Former government leaders joined human rights attorneys in criticising officials perpetuating Swaziland's rule-of-law crisis at a conference sponsored by the Law Society of Swaziland this week.
The crisis began two years ago when the royal government refused to obey High Court rulings limiting king Mswati's power to rule by decree.
"Administration of justice is the cornerstone in nation building. But [in Swaziland] the rule of law became a casualty," former deputy prime minister Arthur Khoza said in the keynote address to the Administration of Justice Conference at Ezulwini, 10 km east of the capital, Mbabane.
Khoza criticised a declaration by former Prime Minister Sibusiso Dlamini, which overturned a Court of Appeal ruling upholding a High Court decision that said Mswati had no constitutional power to issue laws by decree.
"The [premier's] statement was born out of arrogance," said Khoza.
Although serving as deputy prime minister in the last cabinet, Khoza said he was ignorant of government's plan to sideline rulings by the country's highest court. The entire Appeal Court bench subsequently resigned in protest, and Swaziland has functioned without the court since November 2002.
Dlamini, who was appointed by Mswati, is now one of the king's palace advisors. In keeping with the custom of appointing only members of the ruling Dlamini family as premier, he was replaced last year by Themba Dlamini.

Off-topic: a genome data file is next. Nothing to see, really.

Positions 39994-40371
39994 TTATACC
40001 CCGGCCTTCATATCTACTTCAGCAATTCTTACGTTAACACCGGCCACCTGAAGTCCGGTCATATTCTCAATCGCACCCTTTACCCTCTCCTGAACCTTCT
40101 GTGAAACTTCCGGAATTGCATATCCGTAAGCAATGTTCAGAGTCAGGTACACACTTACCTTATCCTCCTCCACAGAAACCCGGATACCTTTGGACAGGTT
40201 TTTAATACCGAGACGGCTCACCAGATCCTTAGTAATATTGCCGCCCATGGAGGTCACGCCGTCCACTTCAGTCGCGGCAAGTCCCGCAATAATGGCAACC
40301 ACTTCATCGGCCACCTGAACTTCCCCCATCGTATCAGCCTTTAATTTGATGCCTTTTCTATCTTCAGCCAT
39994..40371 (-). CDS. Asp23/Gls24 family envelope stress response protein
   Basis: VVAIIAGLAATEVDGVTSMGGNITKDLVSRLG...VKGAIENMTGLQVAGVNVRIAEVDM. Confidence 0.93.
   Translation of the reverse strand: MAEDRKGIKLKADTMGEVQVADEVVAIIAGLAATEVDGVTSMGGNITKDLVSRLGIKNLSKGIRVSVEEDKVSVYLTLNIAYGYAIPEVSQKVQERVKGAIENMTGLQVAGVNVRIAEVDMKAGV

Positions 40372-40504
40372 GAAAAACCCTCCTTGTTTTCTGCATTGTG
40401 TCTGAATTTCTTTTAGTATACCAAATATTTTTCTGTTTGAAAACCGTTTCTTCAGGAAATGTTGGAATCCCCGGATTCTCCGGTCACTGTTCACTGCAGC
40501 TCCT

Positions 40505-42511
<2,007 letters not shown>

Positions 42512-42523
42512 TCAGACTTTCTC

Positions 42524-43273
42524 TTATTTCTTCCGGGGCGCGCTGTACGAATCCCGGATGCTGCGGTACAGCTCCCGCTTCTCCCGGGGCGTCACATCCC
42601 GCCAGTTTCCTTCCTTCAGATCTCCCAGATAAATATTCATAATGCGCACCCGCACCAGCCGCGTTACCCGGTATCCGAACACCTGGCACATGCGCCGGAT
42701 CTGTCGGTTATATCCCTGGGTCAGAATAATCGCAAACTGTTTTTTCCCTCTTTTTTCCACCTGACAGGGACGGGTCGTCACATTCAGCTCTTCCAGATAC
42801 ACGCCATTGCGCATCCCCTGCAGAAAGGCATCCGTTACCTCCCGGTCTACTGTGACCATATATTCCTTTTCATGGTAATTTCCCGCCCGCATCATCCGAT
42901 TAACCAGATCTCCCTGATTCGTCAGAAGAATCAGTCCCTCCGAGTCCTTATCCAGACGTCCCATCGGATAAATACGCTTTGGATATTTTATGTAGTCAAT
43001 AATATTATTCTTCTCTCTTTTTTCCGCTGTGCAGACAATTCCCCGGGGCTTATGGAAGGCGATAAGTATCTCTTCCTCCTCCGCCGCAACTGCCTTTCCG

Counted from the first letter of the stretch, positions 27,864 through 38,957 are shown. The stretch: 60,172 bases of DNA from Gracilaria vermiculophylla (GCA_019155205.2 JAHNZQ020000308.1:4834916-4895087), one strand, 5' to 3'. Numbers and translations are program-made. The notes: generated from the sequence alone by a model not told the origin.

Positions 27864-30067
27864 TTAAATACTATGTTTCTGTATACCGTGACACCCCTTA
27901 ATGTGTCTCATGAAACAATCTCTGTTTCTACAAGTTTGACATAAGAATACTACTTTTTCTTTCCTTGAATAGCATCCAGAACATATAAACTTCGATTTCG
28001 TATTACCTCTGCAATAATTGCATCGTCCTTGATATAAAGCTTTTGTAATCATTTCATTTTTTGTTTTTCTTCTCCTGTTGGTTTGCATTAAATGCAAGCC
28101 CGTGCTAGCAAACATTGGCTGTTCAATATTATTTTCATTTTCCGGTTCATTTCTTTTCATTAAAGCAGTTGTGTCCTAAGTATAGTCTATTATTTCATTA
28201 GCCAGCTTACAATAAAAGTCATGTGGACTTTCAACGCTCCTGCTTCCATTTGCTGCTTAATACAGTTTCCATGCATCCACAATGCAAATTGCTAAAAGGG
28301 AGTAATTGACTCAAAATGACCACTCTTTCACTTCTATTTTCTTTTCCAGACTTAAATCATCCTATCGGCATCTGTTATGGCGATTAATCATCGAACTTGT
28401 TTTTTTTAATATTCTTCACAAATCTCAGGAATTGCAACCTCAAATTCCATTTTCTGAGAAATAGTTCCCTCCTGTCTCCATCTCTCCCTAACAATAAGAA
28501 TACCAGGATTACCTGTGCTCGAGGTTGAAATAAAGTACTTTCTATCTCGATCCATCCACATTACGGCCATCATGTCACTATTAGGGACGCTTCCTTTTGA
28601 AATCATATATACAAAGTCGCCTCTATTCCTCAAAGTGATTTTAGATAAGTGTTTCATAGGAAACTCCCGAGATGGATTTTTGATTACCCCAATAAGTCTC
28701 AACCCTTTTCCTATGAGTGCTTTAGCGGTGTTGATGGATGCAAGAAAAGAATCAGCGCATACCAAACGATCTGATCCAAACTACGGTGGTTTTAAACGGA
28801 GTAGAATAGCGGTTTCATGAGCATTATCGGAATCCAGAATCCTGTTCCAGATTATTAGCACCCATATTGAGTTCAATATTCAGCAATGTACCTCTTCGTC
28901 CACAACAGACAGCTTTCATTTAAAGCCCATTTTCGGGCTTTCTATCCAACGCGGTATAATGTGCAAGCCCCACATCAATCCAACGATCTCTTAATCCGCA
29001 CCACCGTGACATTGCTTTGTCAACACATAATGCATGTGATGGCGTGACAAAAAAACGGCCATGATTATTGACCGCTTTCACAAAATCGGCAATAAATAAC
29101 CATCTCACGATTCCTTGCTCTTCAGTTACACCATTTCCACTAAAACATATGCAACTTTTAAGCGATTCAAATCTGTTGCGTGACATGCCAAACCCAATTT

The current premier has vowed to restore rule of law to Swaziland, but some conference attendees remarked that this was because investors shied away from a country with a compromised court system and the economy was suffering as a result. As some speakers noted, no concrete action has been taken to rectify the situation since he assumed office last year.
A source at Lawyers for Human Rights (Swaziland) told IRIN: "Government seems to be stalling until the new palace constitution is put in place, which will give the king the power to rule by decree that the courts said he does not now legally have. That is how rule of law will be restored, they think: by putting in writing the king's absolute power. This does nothing to address the issue of arbitrary power and the lack of judicial independence under a monarchial system."